Peeling back the layers

Changes to the Large in Scale (LIS) thresholds in MiFID II appear to be relatively balanced at first sight – lower than under MiFID I for shares with a low average daily turnover (ADT) and significantly higher for those with a high ADT (Graph 1). However, include the transparency calculations recently published by ESMA and it paints a starkly different picture. As Graph 2 shows, shares with a high ADT are deemed liquid by ESMA, and those with a... Read More

ESMA’s third-country venues – the naughty or nice list

ESMA recently issued guidance on the treatment of commodity derivatives traded on third-country venues in the context of the MiFID ll position limit regime. Prior to this is was not clear if commodity derivatives traded on a third-country exchange would be considered economically equivalent OTC (“EEOTC”) contracts and would consequently fall under the position limit regime. The guidance states that a third-country venue will be considered... Read More

Pieces coming together

Derivatives market participants have been rightfully concerned about the potentially adverse impact of MiFID II on global trading. However, the US and EU authorities have taken significant steps in recent weeks to mitigate some of those concerns. The CFTC has issued an interpretative letter regarding the unbundling of research, something that is mandatory in the EU under MiFID II but partly restricted in the US. The SEC did the same a few weeks ago.... Read More

Full steam ahead

Yesterday ESMA published the long outstanding reference data for equities and bonds. Captains of the industry might worry little about abbreviations such as LIS, SMS, ADT, AVT or ADNT. But the engineers below deck understand perfectly well that these are the crucial coordinates to keep the ship on course. The reference data allows you to work out what MiFID II really means at an instrument-by-instrument level and turn lofty principles written in MiFID... Read More

Clarity through the DEA tiers

An ESMA Q&A published this week provides some further guidance regarding the authorization of sub-delegated DEA providers, but it still leaves room for uncertainty. The Q&A draws a distinction between a DEA client that has EU exchange access directly via a member (Tier 1 DEA client), and a DEA client that obtains access through a sub-delegated DEA provider (Tier 2 DEA client). ESMA argues that Tier 2 clients do not have DEA access because... Read More

More unanswered questions

At first glance, the MiFID II trading obligation for shares seems fairly benign, bringing the bulk of equities trading ‘safely’ back to regulated execution venues. Whilst appearing all encompassing, it still leaves room for plain old-fashioned OTC trading on an ad hoc basis (or, technically speaking, below the threshold for an EU SI). But add into the mix the trading of dual listed instruments and the impact becomes potentially more harmful.... Read More

MiFID II quick fixes

In its consultation for changing RTS 1, published yesterday, ESMA suggests that the tick size regime should also be extended to Systematic Internalisers. I don’t want to discuss whether it is a sensible proposal. Nor do I want to debate whether ESMA can use a Level 2 text to override the explicit statement in MiFID II (Article 18 and 39). MiFID II was always a carefully balanced political compromise across many different stakeholders and changing... Read More

A decade on, it’s time for the sequel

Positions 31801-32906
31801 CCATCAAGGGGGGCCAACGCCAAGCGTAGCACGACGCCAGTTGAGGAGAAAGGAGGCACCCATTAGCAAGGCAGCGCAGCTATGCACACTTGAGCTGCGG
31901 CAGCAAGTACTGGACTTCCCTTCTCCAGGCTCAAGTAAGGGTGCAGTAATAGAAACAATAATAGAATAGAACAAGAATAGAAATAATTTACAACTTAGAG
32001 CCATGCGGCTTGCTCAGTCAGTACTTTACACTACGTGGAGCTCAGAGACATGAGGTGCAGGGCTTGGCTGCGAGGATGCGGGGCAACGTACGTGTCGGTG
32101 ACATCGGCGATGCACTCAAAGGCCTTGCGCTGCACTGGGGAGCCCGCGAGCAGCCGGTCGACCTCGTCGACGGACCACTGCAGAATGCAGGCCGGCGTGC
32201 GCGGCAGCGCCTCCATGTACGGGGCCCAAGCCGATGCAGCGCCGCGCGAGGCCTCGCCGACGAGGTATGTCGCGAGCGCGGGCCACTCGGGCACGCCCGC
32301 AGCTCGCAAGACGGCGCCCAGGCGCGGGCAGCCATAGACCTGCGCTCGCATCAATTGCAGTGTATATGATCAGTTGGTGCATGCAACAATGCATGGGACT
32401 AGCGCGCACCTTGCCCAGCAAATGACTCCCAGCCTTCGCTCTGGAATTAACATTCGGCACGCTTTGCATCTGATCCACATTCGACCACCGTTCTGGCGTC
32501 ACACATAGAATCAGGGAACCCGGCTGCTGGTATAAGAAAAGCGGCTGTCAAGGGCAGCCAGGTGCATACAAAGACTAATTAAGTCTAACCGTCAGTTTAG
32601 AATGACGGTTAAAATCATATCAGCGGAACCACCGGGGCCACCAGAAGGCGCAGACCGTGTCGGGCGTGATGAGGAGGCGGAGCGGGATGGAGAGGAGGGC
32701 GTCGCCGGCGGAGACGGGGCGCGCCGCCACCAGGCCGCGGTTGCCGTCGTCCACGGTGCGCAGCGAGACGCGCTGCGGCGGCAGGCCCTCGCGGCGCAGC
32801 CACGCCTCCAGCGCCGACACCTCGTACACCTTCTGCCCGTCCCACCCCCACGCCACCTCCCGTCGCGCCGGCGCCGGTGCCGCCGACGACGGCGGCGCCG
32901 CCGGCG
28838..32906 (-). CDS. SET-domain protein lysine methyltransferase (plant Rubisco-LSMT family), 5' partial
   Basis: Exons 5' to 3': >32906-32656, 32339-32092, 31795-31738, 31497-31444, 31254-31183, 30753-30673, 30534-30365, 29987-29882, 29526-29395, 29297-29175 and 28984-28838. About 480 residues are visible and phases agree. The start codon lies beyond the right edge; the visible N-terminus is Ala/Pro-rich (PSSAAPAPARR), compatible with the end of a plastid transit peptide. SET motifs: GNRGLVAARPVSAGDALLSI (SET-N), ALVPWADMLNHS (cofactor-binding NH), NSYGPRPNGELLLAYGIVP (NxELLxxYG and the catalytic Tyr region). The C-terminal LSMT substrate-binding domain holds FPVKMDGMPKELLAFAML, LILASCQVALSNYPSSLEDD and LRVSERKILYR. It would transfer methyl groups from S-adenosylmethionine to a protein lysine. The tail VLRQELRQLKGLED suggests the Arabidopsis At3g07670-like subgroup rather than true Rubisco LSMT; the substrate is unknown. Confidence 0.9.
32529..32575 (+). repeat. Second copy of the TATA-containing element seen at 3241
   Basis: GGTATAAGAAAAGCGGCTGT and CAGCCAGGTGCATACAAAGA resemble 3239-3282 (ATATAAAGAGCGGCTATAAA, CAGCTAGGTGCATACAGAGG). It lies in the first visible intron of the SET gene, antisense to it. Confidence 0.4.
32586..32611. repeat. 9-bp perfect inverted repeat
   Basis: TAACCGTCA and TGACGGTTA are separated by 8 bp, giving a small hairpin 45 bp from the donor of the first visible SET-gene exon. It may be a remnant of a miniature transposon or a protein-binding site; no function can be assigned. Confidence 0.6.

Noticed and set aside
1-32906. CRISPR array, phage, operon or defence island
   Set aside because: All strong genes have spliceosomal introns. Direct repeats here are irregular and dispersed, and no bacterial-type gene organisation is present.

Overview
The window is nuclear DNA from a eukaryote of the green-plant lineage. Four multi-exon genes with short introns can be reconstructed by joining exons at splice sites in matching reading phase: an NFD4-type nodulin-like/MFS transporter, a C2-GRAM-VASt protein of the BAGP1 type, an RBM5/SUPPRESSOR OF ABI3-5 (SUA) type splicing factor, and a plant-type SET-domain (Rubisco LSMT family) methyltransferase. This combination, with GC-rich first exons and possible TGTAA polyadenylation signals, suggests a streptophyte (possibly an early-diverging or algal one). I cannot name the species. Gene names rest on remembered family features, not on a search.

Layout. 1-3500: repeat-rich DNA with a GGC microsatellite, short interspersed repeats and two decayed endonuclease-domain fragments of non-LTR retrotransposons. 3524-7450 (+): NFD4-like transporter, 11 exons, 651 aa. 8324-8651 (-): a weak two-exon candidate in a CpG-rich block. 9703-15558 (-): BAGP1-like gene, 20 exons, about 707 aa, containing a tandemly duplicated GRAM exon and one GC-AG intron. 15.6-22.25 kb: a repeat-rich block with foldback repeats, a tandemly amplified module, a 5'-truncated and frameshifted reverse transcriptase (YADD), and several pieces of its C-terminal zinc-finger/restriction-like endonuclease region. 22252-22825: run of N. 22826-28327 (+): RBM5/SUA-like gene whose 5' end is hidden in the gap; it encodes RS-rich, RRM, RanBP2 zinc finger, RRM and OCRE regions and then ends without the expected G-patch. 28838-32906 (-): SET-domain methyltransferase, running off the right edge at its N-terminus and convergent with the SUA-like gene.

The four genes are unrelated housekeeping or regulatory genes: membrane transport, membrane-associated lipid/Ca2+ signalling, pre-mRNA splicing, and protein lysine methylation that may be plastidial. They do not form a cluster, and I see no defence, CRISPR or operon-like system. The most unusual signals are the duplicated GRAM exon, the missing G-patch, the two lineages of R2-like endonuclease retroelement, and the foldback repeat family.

So, MiFID I, you turn 10 today. Happy Birthday! That’s an excellent reason to pause and celebrate a little. When you first arrived markets were dominated by national stock exchanges with little or no pan-European focus, trading was mostly manual, and smart order routing and best execution were foreign terms from across the pond. You’ve certainly left your mark on the past decade and markets today are significantly changed. We could reminisce... Read More

Who makes the decisions around here?

Recording the execution decision maker is a new requirement under MiFID II. Working out how to populate that field turns out to be trickier than expected. Take a buy-side that gives strict execution instructions on how to execute its agency care order. On the one hand, you could argue that the sell-side made no decisions and therefore records NORE (MiFID II speak for client). On the other hand, you could say that by accepting the order and the instruction... Read More

The MiFID II waiting game

We are now well into October and market participants are still waiting patiently for ESMA to provide details of instrument data for MiFID II. The industry is keen to consume important data to drive functionality and trading strategies; basics such as which instruments are in scope, which are classed as liquid, what is large in scale and where the equity dark volume caps will fall. The download interface mechanisms also remain a mystery. ESMA did publish... Read More

Bottlenecks ahead

ESMA issued a public statement yesterday recognising that there is just not enough time to review all the pre-trade transparency waivers and position limits before MiFID II comes into force on 3rd January. Rather than create an impasse they have, thankfully, opted for a pragmatic approach to get things moving along. To smooth the path, in the absence of an ESMA opinion, the national competent authorities (NCAs) can proceed for now based on their own... Read More

A position of responsibility

As the MiFID II implementation date draws closer, implications for US firms continue to emerge. One area raising questions in the listed derivatives space is around position reporting and commodity position limits. Under MiFID II, EU investment firms are required to submit position reports to the regulators. Position limits under MiFID II are applicable to a “person” which is, presumably, the end client. However, in a recent Q &... Read More

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